First and the foremost, prepare yourself well for the subject area for which you are giving the interview. Second, Goldman Sachs gives a lot of importance to thinking on the feet and, therefore, a lot of thought-provoking questions will be thrown at you. For example, why a manhole cover is round or how many petrol pumps are there in the New York City. They also ask a lot of analytical and probability-related questions, since that relates to the business of investment banking, such as: If I toss a coin 99 times and I get Heads all 99 times, what is the probability of getting Tails at the 100th toss. Most people get it wrong. It is called the Gamblers fallacy. Studying things like these would be an added advantage. Lastly, be thorough with the working of the organization, the latest happenings, deals, etc., related to the organization.

 

You left one of the finest law firms in the country and started your own law firm in 2012. What made you take this decision?

It wasn’t a very hard decision to leave Luthra & Luthra to start PAMASIS Law Chambers. The organization gave me a lot of experience and insight into the practice of law. The key is to make up your mind; but once that is done, acting on your decision is not easy. The journey will not be a cakewalk; but handling the situation with a firm mind can make the obstacles appear less difficult and less frustrating.

Starting my own practice was a decision that was taken over a long period of time. Everything was thought through and discussed with a lot of people.  My family was extremely supportive and encouraged me throughout the journey.

 

What are the top three challenges of setting up your own law firm?

The top three challenges in setting up your own law firm are as under:

  • Building a new client base: The biggest handicap of starting up a law firm is that you cannot advertise or engage in any kind of social media marketing. Thus, spreading the name of the firm is the biggest challenge. The firm is independent of the partners and has to develop its own independent image. That brand-building during the initial days is tough.
  • Managing the processes: The processes that are in place in an already established firm are absent in a new setup, and it is a challenge to establish everything along with the other more important tasks, such as bringing in clients, executing the work, etc. Processes like new matter opening, filing, billing, etc., are crucial but often take a backseat during the initial few months.
  • Accounting and Recovery: Setting up a new law firm involves a completely different system of accounting compared to an individual lawyer. During the initial days of establishment, this aspect remains completely ignored since billing is relatively less and the specialized manpower has not been hired. One realizes that invariably there will be one or two minor violations in the process. The trick is to focus on these as early as possible and rectify at the soonest. Recovery of invoices is another issue which a start-up faces. Normally, there is a separate desk to follow up on unpaid invoices, which is not present in a start-up law firm — one is always pulled between building fresh, long-lasting relationships and getting a bill paid. Recovery calls made by the same person who has executed the work becomes somewhat awkward for a start-up.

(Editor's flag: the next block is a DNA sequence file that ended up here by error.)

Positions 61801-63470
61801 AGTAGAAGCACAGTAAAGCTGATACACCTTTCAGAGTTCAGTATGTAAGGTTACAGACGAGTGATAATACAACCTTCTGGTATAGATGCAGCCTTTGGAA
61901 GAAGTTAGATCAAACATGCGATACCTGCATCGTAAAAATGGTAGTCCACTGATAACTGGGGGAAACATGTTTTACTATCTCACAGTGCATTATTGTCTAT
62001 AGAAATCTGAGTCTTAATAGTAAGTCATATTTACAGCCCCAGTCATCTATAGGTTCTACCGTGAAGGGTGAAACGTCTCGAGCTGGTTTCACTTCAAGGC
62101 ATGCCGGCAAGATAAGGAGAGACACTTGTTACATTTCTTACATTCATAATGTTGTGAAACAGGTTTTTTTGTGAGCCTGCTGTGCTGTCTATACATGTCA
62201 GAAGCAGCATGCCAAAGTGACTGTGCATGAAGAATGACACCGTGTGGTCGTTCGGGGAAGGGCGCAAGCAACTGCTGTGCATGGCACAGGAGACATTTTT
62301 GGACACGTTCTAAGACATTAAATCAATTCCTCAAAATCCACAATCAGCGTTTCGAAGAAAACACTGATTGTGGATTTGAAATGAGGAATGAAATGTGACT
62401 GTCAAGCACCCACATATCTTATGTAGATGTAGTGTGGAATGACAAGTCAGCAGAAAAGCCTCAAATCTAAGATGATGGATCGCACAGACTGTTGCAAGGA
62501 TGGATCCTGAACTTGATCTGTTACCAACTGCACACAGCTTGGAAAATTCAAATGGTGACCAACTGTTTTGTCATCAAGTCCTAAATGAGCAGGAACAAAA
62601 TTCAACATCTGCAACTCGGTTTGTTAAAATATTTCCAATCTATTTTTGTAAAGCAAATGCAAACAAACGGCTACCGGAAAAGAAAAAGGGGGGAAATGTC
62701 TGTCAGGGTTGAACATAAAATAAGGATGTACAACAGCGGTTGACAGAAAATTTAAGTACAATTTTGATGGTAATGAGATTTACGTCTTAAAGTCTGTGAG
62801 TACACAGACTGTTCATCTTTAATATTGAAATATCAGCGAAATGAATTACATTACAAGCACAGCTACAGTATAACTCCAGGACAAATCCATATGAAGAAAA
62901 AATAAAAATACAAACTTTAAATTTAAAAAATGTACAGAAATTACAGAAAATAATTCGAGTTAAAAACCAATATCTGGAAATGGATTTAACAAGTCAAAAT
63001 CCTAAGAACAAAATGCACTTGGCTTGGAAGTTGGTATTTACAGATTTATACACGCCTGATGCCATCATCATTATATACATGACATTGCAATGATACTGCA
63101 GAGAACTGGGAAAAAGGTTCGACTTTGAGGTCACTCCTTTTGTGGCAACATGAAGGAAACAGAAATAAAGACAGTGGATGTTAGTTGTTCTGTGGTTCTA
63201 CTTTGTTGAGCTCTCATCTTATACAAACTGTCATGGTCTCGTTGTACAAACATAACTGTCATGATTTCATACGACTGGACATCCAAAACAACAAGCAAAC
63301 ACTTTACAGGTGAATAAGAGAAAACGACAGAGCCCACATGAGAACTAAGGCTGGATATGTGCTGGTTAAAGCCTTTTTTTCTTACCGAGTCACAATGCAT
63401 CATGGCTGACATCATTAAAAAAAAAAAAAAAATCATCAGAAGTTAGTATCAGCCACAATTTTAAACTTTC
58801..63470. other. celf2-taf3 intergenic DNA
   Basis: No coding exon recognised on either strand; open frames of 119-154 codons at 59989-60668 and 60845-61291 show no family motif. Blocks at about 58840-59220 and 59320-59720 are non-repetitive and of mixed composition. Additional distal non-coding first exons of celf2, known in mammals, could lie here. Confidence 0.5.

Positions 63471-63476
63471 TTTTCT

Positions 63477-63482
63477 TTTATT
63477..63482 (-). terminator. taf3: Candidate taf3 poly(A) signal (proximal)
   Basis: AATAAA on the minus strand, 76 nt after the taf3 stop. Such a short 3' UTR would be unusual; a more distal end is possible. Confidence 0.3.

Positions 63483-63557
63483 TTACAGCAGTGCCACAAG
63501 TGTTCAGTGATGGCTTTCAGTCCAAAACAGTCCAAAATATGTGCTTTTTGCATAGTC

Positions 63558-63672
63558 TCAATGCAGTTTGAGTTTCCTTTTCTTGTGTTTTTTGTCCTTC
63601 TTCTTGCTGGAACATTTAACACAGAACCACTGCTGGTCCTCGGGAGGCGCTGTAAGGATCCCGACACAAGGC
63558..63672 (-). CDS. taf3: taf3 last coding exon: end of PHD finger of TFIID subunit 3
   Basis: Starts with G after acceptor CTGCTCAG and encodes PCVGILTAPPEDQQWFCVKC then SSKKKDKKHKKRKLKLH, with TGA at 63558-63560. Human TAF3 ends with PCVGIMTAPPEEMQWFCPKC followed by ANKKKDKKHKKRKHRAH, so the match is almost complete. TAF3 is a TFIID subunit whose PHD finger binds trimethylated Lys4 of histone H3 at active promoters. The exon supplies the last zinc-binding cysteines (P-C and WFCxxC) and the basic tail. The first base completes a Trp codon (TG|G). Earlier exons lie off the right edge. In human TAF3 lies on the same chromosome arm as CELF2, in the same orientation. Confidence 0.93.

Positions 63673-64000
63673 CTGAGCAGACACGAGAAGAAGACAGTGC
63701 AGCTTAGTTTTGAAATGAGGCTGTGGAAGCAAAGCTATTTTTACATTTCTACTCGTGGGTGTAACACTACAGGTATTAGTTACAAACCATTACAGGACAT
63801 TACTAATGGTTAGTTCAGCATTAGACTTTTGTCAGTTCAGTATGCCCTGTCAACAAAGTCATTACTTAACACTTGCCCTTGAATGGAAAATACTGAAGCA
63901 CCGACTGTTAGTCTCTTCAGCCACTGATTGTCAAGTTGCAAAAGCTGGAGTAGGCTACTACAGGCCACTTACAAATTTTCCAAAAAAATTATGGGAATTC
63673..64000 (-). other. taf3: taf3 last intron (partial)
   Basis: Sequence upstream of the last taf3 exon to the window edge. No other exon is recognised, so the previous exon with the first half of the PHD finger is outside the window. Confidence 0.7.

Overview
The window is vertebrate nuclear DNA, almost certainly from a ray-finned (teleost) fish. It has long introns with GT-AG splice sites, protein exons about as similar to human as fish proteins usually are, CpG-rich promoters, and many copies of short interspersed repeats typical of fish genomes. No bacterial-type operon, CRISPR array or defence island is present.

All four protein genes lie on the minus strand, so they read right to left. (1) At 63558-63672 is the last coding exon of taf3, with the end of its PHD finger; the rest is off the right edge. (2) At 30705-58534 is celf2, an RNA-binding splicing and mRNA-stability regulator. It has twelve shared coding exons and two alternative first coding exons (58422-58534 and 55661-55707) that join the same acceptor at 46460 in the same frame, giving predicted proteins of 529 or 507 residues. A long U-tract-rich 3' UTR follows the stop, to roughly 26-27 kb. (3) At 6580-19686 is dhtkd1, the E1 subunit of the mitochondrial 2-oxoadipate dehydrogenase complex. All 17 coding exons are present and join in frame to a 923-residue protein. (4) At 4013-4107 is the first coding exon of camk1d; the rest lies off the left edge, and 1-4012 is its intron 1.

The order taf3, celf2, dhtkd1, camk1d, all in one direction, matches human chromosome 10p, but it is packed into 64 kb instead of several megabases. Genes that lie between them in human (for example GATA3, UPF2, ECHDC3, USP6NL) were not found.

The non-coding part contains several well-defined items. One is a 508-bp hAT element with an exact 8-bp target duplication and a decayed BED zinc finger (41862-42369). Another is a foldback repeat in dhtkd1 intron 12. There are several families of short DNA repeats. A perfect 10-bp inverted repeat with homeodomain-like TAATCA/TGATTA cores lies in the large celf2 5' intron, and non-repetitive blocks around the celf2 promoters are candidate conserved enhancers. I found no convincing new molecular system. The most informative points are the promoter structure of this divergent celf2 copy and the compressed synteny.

Do you take interns?

We do take interns. The most important qualities that we look for in an intern are: he/she should be a leader, problem-solver, self-motivated and daring. A good knowledge of law is something that can be acquired over a period of time.

An intern should send us an email at [email protected] with a cover letter specifying the duration of the internship that is being sought for. We encourage an intern to apply at least 3-4 months in advance.

 

What would be your advice to our young readers who may be aspiring to start their own law firms one day?

My advice to all the young readers who wish to start their own firm is not to rush into it just because you see a successful example in front of you. Give it a serious thought, chalk out a plan, think where the revenue will come from and save for at least a year with zero-revenue sustenance. I am not saying that do not take any risks. Take a calculated risk. Also, gain substantial experience before starting a firm. Obtain specialization in at least one area of law. Remember that once you have started a firm you will be at the top of it. There will be no one to review your work and make edits before sending it out to the client. This is a huge responsibility. Make sure you are equipped and experienced enough to send out documents and advice independently.

My last advice is very important. I received it from a close friend and it has come really handy. He told me to keep the fixed expenses at the minimum in the initial years. The most basic tendency is to immediately rent a fancy office, buy a bigger car and keep more staff as soon as the first stream of revenue starts flowing in. It is advised to curb this for the first two or three years. There are bound to be downturns; it is a service industry. Sustaining when the chips are low is the key to success in this business. Therefore, increase your fixed expenditure only when you are absolutely sure of the minimum revenue stream.